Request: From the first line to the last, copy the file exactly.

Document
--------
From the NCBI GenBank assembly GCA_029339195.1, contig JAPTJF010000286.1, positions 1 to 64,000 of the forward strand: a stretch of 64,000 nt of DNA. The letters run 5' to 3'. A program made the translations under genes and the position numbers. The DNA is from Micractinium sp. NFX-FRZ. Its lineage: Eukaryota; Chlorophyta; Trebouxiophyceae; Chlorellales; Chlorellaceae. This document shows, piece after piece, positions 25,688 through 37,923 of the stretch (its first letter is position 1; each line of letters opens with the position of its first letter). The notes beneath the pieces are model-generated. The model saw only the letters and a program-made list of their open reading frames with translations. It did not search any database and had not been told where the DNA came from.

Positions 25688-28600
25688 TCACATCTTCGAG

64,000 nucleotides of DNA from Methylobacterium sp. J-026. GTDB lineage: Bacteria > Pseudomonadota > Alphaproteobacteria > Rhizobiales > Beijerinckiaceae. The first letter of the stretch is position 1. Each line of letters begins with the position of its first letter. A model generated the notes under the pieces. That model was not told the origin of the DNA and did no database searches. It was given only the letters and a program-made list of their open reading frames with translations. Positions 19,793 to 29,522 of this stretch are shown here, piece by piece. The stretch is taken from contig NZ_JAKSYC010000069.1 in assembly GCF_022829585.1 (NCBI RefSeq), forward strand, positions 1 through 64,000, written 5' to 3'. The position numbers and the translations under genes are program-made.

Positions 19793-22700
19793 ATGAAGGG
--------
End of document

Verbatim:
From the NCBI GenBank assembly GCA_029339195.1, contig JAPTJF010000286.1, positions 1 to 64,000 of the forward strand: a stretch of 64,000 nt of DNA. The letters run 5' to 3'. A program made the translations under genes and the position numbers. The DNA is from Micractinium sp. NFX-FRZ. Its lineage: Eukaryota; Chlorophyta; Trebouxiophyceae; Chlorellales; Chlorellaceae. This document shows, piece after piece, positions 25,688 through 37,923 of the stretch (its first letter is position 1; each line of letters opens with the position of its first letter). The notes beneath the pieces are model-generated. The model saw only the letters and a program-made list of their open reading frames with translations. It did not search any database and had not been told where the DNA came from.

Positions 25688-28600
25688 TCACATCTTCGAG

64,000 nucleotides of DNA from Methylobacterium sp. J-026. GTDB lineage: Bacteria > Pseudomonadota > Alphaproteobacteria > Rhizobiales > Beijerinckiaceae. The first letter of the stretch is position 1. Each line of letters begins with the position of its first letter. A model generated the notes under the pieces. That model was not told the origin of the DNA and did no database searches. It was given only the letters and a program-made list of their open reading frames with translations. Positions 19,793 to 29,522 of this stretch are shown here, piece by piece. The stretch is taken from contig NZ_JAKSYC010000069.1 in assembly GCF_022829585.1 (NCBI RefSeq), forward strand, positions 1 through 64,000, written 5' to 3'. The position numbers and the translations under genes are program-made.

Positions 19793-22700
19793 ATGAAGGG